Glass Transition Temperature and You

www.harrogateironing.co_.uk-Extreme-ironing-underwater-with-Shark

Glass transition temperature is an often discussed but poorly understood property of plastic materials. I want to clear up some of the mystery of glass transition temperature and help you understand how it can be used in picking the right material for an application.

I know what you’re thinking. What does ironing have to do with glass transition temperature? Read on and find out.

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Understanding Humidity and Dew Point

Dew Point Meter

As with so many of the posts here at The Weekly Pellet, I like to try and demystify things. One topic that seems to cause a lot of confusion, unless you are a meteorologist, is humidity and relative humidity and dew points.

Let’s spend a little time talking about these terms.

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Why do we Call it Nylon Anyway?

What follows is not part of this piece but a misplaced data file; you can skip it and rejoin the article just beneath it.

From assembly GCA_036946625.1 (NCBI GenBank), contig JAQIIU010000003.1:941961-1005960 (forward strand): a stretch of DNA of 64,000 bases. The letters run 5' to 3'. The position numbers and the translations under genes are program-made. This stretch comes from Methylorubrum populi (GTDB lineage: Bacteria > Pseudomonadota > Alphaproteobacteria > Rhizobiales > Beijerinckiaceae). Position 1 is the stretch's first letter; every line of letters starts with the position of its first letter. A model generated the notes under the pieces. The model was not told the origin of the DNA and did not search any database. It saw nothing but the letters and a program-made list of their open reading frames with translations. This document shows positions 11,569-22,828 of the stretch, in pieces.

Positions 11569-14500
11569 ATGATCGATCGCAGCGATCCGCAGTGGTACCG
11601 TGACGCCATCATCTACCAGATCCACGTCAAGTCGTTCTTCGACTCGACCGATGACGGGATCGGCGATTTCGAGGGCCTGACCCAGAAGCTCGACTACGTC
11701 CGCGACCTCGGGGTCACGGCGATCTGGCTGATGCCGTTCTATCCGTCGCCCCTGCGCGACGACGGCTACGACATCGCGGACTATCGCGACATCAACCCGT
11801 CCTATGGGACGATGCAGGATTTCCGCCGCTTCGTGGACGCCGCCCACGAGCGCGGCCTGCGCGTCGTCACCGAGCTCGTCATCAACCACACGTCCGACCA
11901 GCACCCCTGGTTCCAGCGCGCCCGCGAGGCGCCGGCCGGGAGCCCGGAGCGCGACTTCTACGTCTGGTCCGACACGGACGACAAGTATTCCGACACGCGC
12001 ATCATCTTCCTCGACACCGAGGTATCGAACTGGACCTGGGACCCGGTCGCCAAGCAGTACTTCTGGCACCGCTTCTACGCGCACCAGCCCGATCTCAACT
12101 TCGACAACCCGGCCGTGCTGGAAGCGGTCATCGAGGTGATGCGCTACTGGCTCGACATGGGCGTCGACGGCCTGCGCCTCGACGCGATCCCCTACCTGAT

1939_Nylon_Detail_Vertical_630x846

Originally published March 2, 2016

Did you know that Parmesan cheese is trademarked and refers only to cheese produced in a specific region of Italy? It is illegal in Europe to call cheese produced outside 5 specific Italian provinces Parmesan. There has never been any Kobe beef sold in the United States. Kobe is a Japanese trademark and refers to beef specifically from Japan’s Hyogo Prefecture, even though every restaurant in Las Vegas serves it. How about Balsamic Vinegar? Oh, you get the idea.

We have a bad habit of ignoring these food trademarks in the United States although in recent years, the Champagne trademark seems to be respected a bit with all of the products not from Champagne France being called sparkling wine instead.

How about Nylon? A number of chemical companies all around the world call their product Nylon but what is Nylon? Is it a chemical name? No, the chemical name is polyamide. Why is all polyamide referred to as Nylon? Is this another violation of someone’s valuable trademark?

Actually the term nylon is not trademarked even though DuPont did coin the term. It’s an interesting story.

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